In Google LLC v. Equustek Solutions Inc.,1 a United States district court enjoined the enforcement of an order by the Supreme Court of Canada that directed Google to remove content from Google search results. The Canadian order covered results not only from searches done in Canada, but also in the United States.2 The U.S. district court’s rejection of the Canadian order is worth reviewing because it sheds light on an emerging issue: the circumstances under which U.S. courts might or might not be willing to enforce orders from the courts of other states in cases affecting the speech rights of Internet search providers. The issue could be relevant to future attempts to enforce European adjudications involving the so-called “right to be forgotten” doctrine or “right of erasure” in American courts. EU authorities have determined that in some cases enforcing the ‘right to be forgotten’ can require the delisting of search results, a remedy that the EU’s courts may well decide to apply extraterritorially.
According to the opinion, Equustek filed suit in Canada in 2011 against a company named Datalink and associated defendants. Datalink, a competitor of Equustek’s in the computer hardware business, was accused of, among other things, “collud[ing] with a former Equustek engineer to incorporate Equustek’s trade secrets into Datalink’s products” and “misle[ading] customers who believed they were buying Equustek’s products.”3 Equustek prevailed on its claims and obtained several Canadian court orders against Datalink, which “refused to comply” with those orders and “fled the country.”4
In September 2012, Equustek asked Google to remove Datalink’s websites from its search results, a request that Google initially refused. After the Canadian court issued its orders against Datalink, however, Google removed over 300 Datalink websites from its Canadian search results--but not from search results outside Canada.5
Equustek then sought an order from the Canadian courts that would have required Google to remove the Datalink websites from its worldwide search results. The Canadian trial court granted Equustek’s request for relief and the Canadian appellate courts affirmed the trial court’s decision.6
In July of 2017, a few weeks after the Canadian Supreme Court’s decision affirming the order, Google filed suit in the United States District Court for the Northern District of California to prevent the order from being enforced in the United States. Specifically, the company sought a “declaratory judgment that the Canadian court’s order cannot be enforced in the United States and an order enjoining that enforcement.” The company also moved for a preliminary injunction pending final disposition of the matter.7
The U.S. District Court’s Decision
The Honorable Edward J. Davila, United States District Judge for the Northern District of California, granted Google’s motion for preliminary relief. Judge’s Davila’s order notes that Equustek did not file a brief in the California proceeding, and that it instead chose to send the district court a letter protesting Google’s motion as “unnecessary and unfair.” The Court did not consider the letter in reaching its decision.8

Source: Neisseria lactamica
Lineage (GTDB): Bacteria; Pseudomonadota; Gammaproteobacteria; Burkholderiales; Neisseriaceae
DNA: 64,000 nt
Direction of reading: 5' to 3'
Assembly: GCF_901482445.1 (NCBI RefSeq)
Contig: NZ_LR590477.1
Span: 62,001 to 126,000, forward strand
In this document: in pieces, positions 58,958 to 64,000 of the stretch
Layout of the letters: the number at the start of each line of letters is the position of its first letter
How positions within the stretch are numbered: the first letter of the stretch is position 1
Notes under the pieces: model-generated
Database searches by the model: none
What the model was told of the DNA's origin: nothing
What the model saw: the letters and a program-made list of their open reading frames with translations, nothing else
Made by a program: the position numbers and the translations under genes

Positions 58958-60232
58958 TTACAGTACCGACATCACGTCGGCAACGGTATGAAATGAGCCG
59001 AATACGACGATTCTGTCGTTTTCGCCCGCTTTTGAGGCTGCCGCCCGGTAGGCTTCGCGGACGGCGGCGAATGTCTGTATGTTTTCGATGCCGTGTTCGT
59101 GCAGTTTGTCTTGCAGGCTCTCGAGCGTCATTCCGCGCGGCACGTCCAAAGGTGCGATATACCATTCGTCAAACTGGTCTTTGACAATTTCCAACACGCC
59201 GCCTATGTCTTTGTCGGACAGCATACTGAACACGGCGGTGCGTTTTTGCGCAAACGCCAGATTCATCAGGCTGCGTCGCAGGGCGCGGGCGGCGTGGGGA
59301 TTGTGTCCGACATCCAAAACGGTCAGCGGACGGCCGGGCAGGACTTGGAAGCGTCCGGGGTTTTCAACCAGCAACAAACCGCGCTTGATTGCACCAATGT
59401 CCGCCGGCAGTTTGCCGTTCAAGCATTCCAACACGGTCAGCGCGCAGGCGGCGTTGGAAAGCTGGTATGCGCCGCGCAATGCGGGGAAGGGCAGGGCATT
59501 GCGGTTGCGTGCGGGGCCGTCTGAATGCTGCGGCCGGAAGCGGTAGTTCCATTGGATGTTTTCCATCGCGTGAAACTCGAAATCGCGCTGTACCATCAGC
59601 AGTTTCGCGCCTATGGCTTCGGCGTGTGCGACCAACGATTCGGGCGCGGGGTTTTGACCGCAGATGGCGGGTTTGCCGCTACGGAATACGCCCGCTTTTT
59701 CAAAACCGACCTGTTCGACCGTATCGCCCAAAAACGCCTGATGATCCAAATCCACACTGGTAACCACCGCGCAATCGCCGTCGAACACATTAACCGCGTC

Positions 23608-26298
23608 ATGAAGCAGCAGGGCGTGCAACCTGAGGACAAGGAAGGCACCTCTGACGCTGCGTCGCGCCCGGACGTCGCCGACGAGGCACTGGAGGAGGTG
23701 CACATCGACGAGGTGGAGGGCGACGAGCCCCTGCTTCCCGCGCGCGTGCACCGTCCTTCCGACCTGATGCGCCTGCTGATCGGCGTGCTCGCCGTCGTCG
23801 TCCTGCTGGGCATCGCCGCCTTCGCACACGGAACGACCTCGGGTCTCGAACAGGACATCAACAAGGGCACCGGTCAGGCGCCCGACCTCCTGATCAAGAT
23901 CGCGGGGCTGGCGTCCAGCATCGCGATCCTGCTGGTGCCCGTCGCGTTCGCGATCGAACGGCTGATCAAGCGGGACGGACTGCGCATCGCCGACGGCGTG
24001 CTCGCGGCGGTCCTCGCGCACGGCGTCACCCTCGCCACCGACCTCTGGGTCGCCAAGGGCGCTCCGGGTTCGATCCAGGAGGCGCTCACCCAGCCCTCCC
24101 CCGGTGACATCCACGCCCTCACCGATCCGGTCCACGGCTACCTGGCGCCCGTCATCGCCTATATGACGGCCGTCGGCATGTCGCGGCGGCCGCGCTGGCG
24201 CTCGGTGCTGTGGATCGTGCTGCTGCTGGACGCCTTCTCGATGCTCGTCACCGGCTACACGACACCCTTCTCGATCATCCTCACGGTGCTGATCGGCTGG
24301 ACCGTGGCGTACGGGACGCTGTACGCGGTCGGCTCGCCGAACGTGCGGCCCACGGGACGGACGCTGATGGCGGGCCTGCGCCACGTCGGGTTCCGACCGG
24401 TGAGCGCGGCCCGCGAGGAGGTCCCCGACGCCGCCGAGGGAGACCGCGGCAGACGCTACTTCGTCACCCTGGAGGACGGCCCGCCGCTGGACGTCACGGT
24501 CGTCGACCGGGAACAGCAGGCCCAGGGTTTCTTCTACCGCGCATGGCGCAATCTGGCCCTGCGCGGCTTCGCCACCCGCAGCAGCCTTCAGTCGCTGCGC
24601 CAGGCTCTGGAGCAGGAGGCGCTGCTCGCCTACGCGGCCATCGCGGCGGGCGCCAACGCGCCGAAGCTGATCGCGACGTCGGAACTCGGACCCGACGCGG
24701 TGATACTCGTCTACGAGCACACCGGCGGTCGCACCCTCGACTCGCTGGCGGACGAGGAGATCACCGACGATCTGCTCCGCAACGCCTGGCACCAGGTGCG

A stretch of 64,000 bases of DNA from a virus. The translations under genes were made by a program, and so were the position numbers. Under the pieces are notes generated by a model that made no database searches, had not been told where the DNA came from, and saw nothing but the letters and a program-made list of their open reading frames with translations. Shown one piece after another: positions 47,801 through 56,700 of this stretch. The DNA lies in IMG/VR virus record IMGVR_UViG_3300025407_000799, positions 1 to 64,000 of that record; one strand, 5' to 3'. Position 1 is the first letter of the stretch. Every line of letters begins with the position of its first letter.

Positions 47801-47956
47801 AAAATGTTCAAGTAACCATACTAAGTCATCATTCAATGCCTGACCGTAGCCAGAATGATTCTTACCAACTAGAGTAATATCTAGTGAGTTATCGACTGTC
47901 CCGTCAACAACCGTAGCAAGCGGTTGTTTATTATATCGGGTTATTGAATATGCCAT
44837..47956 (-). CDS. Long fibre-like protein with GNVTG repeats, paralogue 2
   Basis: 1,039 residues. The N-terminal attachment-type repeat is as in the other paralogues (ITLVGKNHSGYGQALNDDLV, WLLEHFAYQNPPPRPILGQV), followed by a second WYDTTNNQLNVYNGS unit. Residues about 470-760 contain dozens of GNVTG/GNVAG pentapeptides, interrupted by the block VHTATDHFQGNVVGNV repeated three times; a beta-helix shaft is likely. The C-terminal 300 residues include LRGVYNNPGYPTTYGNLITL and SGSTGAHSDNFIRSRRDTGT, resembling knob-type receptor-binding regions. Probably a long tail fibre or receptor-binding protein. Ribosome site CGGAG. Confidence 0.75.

Google argued that the Canadian Court’s order was unenforceable because it was inconsistent with the immunity provided to internet service providers by Section 230 of the Communications Decency Act.9 The company claimed that enforcement of the Canadian order was also barred by the U.S. Constitution and rules of international comity.10
In the end, the district court based its decision solely on Section 230, which immunizes providers of interactive computer services against liability for content created by third parties. Section 230 provides in relevant part that, “[n]o provider or user of an interactive computer service shall be treated as the publisher or speaker of any information provided by another information content provider.”11 The statute was intended to insulate companies like Google that provide access to the Internet from the threat of potentially massive tort liability that could arise from treating them as the “publishers” of third-party content accessed through their services.12 Section 230 does not bar suits against access providers who produce and publish their own tortious materials; nor does it prohibit claims against the actual third-party authors who publish tortious material online. Rather, the immunity protects only the internet access providers who provide gateways for others to post their materials on the Internet, as long as they can demonstrate that they had no material role in creating or authoring the allegedly offending content.13